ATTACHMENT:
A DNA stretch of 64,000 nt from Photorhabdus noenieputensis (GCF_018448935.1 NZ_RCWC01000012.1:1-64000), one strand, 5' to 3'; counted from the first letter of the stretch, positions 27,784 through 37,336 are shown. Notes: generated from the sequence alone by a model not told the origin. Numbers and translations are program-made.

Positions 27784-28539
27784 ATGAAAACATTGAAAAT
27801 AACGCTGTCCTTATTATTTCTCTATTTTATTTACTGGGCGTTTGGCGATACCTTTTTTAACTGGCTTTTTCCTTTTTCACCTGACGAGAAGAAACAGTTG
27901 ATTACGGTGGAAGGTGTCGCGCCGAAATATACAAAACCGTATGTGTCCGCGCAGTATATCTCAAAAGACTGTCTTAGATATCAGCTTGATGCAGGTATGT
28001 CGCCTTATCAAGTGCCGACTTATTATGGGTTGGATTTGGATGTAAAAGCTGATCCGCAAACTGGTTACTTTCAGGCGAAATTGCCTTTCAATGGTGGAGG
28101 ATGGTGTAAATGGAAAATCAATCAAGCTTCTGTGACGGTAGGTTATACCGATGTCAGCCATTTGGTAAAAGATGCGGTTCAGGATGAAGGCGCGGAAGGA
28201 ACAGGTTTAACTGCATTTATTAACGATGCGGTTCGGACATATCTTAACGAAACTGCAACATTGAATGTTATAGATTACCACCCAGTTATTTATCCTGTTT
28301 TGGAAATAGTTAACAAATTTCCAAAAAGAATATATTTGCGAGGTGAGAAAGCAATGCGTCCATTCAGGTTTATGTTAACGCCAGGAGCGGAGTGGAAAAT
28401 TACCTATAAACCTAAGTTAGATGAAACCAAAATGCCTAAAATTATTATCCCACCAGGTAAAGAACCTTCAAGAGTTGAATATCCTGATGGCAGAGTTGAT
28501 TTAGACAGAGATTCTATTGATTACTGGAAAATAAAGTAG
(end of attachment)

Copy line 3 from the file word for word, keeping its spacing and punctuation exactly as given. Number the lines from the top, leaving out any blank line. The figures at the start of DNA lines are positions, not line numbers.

27784 ATGAAAACATTGAAAAT